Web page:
My girlfriend, however, was sympathied by her friends and co-workers for having a husband that MADE her make money while he stayed home because of course, the roles “should have” been reversed.  Despite the number of times she explained to people that this was a combined choice, many never really understood how that could be the truth. Sad, really.

The two of them have two daughters and a son. May I say, they have some of the smartest (academically and capability), most motivated, well rounded, confident, self-assured, successful kids I’ve ever known.  Why?  because they were raised primarily, by their Dad.

Studies show, without question, that when children are raised with their Dad as the predominant parent, they do indeed grow into more capable, confident, self-motivated adults.  Why? Because men tend to let them mess up, try it and get hurt, figure it out without intervention, make a mess and clean it up again, way more often than women do.  Not my words here ladies, its science, and studies.

I love it. I love that we’re creating a culture that is way more comfortable with stay at home Dads then it’s ever been. I love that we have well researched studies that demonstrate the positive effects on strong male role models on our kids. I love that men are getting more credit for being good dads, homemakers, nurturers, AND are more accepted for doing what traditionally, women have been credited with.

Do guys rule and women drool?  Not even a little bit, but I love that when we allow our cultural expectation to expand, we all benefit.  More men willing to stand tall when their wives are the bread winners means more kids get better relationships with their dads, but it also means more women are getting to take a more affirmative financial role, achieve higher positions in the work place and develop a greater ability to break down the traditional cultural roles of women, as well.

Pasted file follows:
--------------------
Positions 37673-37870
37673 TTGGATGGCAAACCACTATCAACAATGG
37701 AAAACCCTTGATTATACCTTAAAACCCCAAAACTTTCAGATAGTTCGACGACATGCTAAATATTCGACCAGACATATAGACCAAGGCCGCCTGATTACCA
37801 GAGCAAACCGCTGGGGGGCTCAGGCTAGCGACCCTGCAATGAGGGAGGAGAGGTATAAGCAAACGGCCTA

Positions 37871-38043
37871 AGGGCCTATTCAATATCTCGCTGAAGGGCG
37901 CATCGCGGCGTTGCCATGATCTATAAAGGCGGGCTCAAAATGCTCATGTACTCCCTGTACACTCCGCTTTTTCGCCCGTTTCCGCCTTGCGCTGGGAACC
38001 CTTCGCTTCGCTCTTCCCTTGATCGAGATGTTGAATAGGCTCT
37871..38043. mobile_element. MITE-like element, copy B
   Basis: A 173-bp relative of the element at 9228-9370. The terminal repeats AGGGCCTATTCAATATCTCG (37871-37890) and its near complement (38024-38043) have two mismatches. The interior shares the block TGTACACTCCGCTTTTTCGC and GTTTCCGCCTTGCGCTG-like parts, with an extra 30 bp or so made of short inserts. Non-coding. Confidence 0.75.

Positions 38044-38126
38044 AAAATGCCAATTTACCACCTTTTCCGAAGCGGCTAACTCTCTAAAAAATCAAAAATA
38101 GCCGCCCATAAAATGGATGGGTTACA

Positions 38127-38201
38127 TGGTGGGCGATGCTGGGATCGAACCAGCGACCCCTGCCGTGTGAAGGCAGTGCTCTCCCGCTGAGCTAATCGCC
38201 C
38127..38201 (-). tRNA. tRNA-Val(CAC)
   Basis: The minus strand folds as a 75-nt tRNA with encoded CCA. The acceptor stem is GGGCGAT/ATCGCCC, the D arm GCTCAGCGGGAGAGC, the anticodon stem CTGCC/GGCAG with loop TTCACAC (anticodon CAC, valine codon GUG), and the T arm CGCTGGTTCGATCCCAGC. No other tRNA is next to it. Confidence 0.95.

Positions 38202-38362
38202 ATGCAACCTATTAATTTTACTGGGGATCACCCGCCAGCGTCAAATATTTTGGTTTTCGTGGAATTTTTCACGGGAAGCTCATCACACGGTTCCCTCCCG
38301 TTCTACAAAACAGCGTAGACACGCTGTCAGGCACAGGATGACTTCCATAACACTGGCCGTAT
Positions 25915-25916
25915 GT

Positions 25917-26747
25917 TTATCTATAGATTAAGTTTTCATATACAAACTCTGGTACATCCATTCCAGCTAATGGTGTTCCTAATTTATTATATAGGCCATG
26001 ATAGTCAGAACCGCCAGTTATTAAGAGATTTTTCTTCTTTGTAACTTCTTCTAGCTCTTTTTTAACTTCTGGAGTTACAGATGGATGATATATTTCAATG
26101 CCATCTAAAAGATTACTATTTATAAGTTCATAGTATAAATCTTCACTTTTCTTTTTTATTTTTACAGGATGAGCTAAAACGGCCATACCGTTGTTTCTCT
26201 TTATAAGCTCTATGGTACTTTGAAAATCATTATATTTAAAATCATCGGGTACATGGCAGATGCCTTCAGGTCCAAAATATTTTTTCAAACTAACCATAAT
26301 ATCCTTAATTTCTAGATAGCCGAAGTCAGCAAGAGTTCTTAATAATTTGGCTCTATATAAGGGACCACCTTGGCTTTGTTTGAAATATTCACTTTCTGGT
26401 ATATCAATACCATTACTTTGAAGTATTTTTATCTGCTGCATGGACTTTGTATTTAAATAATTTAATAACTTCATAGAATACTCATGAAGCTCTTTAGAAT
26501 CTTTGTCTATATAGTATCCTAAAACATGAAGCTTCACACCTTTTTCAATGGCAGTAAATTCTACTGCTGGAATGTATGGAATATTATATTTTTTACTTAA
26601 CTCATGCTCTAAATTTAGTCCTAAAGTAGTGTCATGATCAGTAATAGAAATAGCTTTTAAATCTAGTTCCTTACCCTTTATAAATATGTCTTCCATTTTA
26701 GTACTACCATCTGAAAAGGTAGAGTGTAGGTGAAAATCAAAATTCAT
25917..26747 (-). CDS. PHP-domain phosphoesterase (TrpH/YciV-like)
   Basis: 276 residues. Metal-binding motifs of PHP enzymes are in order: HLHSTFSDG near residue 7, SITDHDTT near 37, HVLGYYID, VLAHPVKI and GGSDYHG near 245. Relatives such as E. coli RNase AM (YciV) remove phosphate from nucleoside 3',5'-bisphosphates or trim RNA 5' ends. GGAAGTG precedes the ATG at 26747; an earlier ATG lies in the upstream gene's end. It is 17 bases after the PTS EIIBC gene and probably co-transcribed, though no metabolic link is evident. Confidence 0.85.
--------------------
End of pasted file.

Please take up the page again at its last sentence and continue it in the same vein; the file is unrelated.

Ladies, we’re still behind in the workplace.  Women still make less money for the same job. They still get promoted at less than half the rate of men, while at the same time, achieve more advanced degrees then men do.  Things do not add up, so there is still more work to do.

My point is simply this.  When we all honor each other, when we’re willing to let traditional views fall to the wayside and recreate our values and expectations based on the person, not their gender parts,  We’re moving ahead!  As we honor our sacred masculine in a way that says, we see men’s value in all aspects of life, not just the old ways, we’re moving ahead.  When we honor our husbands, our Fathers, our brothers, our uncles, our sons for who they are, for who they desire to be, not who we think they should be, we’re moving ahead.
Its about progress, not perfection. There’s work to do. I’m not ignorant, nor in denial.  I just believe we’ll get further working together, then pointing fingers.  I simply see there is sacred masculine making its way into and through our planet, and we’d be wise to cultivate it.  We need its strength, its clarity, its direction and its power.

Its beautiful, and we’re surrounded by opportunities to see it at it’s best, if we’re willing to focus on it.

Let’s focus on it.  Thank your husband, your Dad, your brothers, sons, Uncles, co-workers, friends, etc.  thank those who walk their masculine forward in a way that creates space for the sacred feminine. Not because some rule says they have to, but for those who do so because they’re just showing up being the version of themselves that honors their Spirit.
We’re in this together. So, remember to love and respect what that sacred masculine does for all of us.

Happy Father’s Day!


Leave a Reply